Whoever leads the Terrors next season will be taking on a role which is attractive and it should excite.
The club have improved their league position season-on-season for the last four years. After Robbie Neilson rejoined Hearts having brought United back into the Premiership, Micky Mellon consolidated the team in the top flight before Courts built on that and took the club back into Europe for the first time since 2013 with a fourth-placed finish.
Evolution rather than revolution
The new man will be coming into a club who are in a strong position rather than one in a state of flux – but one with plenty of room for improvement. They don't have to rip everything up and started again. It’s evolution rather than revolution. Something which should work in the club’s favour with Aberdeen and Hibs in transition and likely an unknown quantity when the season begins.
United have a solid core with Charlie Mulgrew, Ryan Edwards and Ross Graham at the back, Liam Smith and Ian Harkes, who is expected to sign a new deal, in midfield and then Peter Pawlett, Ilmari Niskanen and Tony Watt in forward areas.
In addition, Courts did ever so well giving the club's most talented academy players experience last season. Kieran Freeman, Chris Mochrie and Archie Meekison all got a good amount of time on the pitch, while teenagers Rory MacLeod, Miller Thomson and Craig Moore all made appearances.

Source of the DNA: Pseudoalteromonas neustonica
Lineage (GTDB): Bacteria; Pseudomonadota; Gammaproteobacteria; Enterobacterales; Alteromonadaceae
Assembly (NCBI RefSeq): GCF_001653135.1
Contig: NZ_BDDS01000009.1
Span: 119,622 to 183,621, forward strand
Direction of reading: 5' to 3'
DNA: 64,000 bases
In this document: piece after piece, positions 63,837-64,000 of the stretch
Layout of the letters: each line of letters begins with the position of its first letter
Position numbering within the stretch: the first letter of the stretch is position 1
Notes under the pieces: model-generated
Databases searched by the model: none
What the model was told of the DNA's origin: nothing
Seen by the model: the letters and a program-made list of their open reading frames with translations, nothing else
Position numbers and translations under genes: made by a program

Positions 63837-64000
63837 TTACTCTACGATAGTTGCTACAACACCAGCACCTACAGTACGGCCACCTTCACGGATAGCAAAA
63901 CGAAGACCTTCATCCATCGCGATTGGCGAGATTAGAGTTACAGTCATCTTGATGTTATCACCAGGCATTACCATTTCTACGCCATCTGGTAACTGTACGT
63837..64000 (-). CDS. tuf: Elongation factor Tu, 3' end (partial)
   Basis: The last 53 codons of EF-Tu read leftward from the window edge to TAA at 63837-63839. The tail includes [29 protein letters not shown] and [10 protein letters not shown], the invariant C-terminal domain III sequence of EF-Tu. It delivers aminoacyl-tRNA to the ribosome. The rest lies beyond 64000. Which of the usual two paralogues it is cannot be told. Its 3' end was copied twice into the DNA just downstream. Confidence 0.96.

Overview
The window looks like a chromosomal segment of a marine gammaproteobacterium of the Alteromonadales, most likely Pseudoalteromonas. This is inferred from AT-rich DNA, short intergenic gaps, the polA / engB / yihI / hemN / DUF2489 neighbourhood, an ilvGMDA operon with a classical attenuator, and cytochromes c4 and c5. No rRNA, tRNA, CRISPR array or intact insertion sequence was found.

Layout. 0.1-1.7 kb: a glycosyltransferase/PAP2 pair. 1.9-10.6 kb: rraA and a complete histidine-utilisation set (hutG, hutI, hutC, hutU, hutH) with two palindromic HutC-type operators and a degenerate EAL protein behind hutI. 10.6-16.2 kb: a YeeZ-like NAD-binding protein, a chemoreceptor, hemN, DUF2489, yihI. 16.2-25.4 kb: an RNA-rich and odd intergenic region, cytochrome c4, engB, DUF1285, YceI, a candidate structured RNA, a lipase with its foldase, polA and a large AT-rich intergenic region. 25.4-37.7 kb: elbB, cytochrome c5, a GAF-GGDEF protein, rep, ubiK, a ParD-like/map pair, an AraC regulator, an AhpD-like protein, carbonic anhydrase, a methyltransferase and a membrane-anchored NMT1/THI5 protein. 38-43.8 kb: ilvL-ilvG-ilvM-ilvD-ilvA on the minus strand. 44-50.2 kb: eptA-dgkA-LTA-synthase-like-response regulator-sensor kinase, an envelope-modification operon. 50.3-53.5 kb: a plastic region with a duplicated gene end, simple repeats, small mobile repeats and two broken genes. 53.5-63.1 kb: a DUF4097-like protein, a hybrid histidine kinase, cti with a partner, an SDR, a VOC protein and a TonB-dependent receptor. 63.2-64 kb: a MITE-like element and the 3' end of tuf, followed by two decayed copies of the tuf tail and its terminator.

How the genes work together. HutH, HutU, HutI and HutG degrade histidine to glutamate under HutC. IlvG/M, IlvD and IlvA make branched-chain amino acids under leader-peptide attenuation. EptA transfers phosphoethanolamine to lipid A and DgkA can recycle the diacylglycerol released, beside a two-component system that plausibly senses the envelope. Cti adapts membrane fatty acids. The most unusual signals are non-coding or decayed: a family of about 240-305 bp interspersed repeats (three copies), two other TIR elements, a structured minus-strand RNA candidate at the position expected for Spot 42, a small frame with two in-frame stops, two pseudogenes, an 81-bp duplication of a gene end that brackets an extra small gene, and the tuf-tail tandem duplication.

This is a team still developing. It is not one which is near reaching their glass ceiling, nor is it one ready to stagnate or regress. With the right direction, the team have new levels to reach.
Room for improvement
A cursory glance at last season’s league table and the goals scored by each team will jump out as the first area which requires improvement. Pawlett’s injury hampered United going forward but with 37 goals from 38 games, it is clear it needs improving. A striker to play with Tony Watt as well as more varied creativity is required.
The team were sixth for possession but ninth for shots per 90 (8.58), just ahead of rivals Dundee. It wasn’t a case of not getting the ball in the final third with the team fourth for deep completions per 90 minutes (passes within 20 metres of the opposition goal).
Another area which an incoming manager has to be wary of is defence. The team may have conceded 44 goals – only Celtic, Rangers and Hibs conceded fewer – but they were expected to concede 58. No team had a bigger differential. They were guilty last season of being a bit stand-offish in games.
While United fans may well have been eager to see how Courts developed the team further, they now wait for the next incumbent. Whoever it is, whether it is Ross or not, is walking into a positive situation where, if they can make the necessary tweaks, will have the team competing for European football once more.